Fewer Americans than forecast filed claims for unemployment insurance last week as state offices rushed to tally the data in a holiday-shortened period.
Applications for jobless benefits decreased 12,000 to 350,000 in the week ended Dec. 22, Labor Department figures showed Thursday. Economists forecast 360,000, according to the median estimate in a Bloomberg survey.
Claims in 19 states and territories were estimated because government office closures on Dec. 24 prevented a complete count, a Labor Department spokesman said.
The level of claims indicates companies are seeing enough demand to maintain headcounts, a necessary development before hiring picks up. To help spur demand, thereby stimulating faster job growth, the Federal Reserve said this month it plans to keep monetary policy accommodative.
“One half of the equation has improved, and that’s the layoff picture,” Omair Sharif, a U.S. economist at RBS Securities Inc. in Stamford, Connecticut, said before the report. “There’s still a lot of reluctance from firms to go out right now and invest in hiring.”
Stock-index futures held earlier gains after the report. The contract on the Standard & Poor’s 500 Index maturing in March rose 0.2 percent to 1,416.2 at 8:33 a.m. in New York as lawmakers return to Washington to resume budget talks.
Estimates for first-time claims ranged from 350,000 to 375,000 in the Bloomberg survey of 41 economists. The prior week’s applications were revised to 362,000 from an initially reported 361,000.
The federal holiday on Dec. 24 prompted many state offices to close, making it more difficult to completely tally the data in time, the Labor Department spokesman said. Fourteen states and territories provided their own estimates, which are usually “fairly accurate,” the spokesman said. The Labor department estimated data for the five states that didn’t provide any figures, he said.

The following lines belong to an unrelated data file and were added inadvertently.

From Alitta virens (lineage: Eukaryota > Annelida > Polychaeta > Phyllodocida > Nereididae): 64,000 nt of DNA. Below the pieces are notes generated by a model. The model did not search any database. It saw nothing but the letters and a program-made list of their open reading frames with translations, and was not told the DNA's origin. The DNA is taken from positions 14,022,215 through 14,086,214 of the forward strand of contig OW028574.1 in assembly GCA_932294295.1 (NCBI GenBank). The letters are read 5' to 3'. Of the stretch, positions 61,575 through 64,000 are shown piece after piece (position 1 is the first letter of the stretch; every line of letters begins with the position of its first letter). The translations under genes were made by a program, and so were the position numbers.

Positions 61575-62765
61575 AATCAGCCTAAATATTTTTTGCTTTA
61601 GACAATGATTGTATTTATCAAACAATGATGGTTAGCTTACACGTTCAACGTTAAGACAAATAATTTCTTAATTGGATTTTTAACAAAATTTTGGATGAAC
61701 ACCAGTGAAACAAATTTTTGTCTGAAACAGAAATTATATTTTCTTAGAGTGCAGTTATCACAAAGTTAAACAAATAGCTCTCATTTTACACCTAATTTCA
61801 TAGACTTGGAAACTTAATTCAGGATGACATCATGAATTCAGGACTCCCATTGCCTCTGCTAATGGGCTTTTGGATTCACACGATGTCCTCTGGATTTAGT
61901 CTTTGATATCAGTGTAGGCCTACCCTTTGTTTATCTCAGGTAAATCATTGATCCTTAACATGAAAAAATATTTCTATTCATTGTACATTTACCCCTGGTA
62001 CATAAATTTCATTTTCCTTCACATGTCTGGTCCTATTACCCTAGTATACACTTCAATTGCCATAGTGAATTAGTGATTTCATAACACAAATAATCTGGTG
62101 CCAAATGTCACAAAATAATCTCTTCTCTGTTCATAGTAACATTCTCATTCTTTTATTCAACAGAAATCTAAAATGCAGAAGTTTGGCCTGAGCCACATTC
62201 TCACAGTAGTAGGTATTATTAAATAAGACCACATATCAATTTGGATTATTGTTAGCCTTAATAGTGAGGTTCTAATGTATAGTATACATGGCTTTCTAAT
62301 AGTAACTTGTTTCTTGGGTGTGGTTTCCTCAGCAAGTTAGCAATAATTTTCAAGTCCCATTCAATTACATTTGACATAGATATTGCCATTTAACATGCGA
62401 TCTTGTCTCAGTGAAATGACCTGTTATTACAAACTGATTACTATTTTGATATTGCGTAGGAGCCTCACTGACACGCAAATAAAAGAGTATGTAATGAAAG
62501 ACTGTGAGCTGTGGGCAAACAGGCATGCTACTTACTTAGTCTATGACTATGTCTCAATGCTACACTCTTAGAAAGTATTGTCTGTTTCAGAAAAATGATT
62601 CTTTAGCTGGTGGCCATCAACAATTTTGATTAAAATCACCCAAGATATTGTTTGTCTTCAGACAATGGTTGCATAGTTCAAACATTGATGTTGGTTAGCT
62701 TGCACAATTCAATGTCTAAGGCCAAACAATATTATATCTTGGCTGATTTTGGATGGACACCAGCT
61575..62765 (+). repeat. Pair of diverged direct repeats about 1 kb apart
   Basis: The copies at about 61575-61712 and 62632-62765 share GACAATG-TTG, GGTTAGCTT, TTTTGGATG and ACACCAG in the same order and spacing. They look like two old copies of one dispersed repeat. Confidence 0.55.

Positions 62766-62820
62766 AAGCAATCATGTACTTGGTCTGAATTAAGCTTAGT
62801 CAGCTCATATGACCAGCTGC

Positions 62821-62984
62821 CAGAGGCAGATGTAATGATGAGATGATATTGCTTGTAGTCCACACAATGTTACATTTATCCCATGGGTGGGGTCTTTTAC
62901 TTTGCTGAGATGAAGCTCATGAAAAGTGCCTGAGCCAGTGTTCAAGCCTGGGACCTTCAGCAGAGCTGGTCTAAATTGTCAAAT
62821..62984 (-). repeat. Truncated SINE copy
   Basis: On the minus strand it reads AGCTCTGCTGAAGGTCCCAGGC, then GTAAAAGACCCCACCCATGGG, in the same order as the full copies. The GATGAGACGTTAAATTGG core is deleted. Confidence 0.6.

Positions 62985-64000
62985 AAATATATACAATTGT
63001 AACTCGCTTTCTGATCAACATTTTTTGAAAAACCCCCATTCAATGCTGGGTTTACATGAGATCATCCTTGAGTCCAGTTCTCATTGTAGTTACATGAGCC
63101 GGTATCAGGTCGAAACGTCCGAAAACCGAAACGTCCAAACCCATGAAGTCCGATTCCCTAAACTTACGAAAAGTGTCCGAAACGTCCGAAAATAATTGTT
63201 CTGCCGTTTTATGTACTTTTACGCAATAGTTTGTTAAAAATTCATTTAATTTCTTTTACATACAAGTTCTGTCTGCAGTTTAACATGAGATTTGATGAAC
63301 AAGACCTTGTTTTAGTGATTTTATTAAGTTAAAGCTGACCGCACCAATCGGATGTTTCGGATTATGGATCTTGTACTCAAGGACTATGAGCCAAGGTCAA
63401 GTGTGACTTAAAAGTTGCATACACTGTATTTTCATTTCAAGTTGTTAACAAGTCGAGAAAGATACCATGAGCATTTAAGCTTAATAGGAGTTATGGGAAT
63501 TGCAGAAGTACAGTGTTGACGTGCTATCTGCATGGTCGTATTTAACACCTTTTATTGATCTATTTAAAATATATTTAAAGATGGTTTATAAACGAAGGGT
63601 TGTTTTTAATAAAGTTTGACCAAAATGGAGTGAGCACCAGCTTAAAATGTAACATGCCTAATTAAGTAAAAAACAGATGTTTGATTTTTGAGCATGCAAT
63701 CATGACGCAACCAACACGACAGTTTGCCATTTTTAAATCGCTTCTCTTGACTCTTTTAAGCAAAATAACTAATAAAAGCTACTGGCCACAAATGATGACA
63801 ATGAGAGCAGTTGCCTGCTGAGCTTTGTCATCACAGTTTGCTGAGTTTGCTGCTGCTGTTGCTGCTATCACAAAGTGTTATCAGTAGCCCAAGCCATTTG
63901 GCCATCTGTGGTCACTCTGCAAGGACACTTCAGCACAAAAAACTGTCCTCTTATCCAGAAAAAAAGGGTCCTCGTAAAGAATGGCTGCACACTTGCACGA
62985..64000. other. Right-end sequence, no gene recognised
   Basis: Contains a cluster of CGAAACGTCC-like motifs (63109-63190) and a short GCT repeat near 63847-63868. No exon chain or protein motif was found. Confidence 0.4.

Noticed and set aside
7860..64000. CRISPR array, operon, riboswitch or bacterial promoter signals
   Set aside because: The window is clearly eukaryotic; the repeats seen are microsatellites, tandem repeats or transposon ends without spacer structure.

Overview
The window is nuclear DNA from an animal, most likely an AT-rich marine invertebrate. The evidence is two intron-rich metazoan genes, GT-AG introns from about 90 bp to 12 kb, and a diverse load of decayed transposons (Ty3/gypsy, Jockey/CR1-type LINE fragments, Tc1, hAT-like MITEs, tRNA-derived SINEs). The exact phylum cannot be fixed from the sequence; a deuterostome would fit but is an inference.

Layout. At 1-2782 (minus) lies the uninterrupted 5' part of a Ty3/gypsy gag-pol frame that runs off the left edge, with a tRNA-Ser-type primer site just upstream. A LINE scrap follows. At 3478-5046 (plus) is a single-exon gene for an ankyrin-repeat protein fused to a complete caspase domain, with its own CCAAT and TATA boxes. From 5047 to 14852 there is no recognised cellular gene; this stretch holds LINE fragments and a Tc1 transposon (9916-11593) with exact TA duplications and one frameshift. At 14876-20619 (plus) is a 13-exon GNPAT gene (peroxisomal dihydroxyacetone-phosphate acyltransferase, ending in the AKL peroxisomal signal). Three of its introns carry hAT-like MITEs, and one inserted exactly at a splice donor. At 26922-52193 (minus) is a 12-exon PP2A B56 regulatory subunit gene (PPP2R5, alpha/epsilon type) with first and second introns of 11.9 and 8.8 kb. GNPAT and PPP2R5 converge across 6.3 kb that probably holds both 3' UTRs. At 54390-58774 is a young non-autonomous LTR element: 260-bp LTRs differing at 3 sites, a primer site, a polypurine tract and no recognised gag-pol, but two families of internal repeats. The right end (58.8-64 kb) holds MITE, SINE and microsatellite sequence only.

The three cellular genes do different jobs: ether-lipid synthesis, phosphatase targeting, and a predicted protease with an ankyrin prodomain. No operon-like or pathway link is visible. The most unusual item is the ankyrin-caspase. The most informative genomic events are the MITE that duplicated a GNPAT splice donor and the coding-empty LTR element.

The four-week moving average of claims, a less-volatile measure, dropped to 356,750, the lowest since March 2008.
The number of people continuing to collect jobless benefits fell by 32,000 to 3.21 million in the week ended Dec. 15. The continuing claims figure does not include the number of workers receiving extended benefits under federal programs.
Those who’ve used up their traditional benefits and are now collecting emergency and extended payments increased by about 4,500 to 2.15 million in the week ended Dec. 8.
Initial jobless claims reflect weekly firings and tend to fall as job growth -- measured by the monthly non-farm payrolls report -- accelerates.
So far this year employers have hired an average of about 151,000 workers each month, according to Labor Department data. That rate compares with average monthly payroll additions near 153,000 in 2011.
Labor market progress is more pronounced when considering the jobless rate, which fell 0.8 percentage point to 7.7 percent from the end of 2011 through November.
Fed policy makers, nonetheless, contend that bigger drops in unemployment are contingent on faster economic growth. They announced on Dec. 12 that for the first time they will link the bank’s main interest rate to unemployment and inflation and would expand an asset purchasing program in January to spur the economy.
Interest rates will stay low “at least as long” as the jobless rate remains above 6.5 percent and if inflation “between one and two years ahead” is projected to be no more than 2.5 percent, the Federal Open Market Committee said in a statement.
Avista Corp is among companies eliminating staff. The energy holding company based in Seattle said last week it will let go 56 employees in a bid to cut costs, representing about half of the workers that volunteered to take a severance package, according to the Spokesman-Review, a newspaper in Spokane, Washington.
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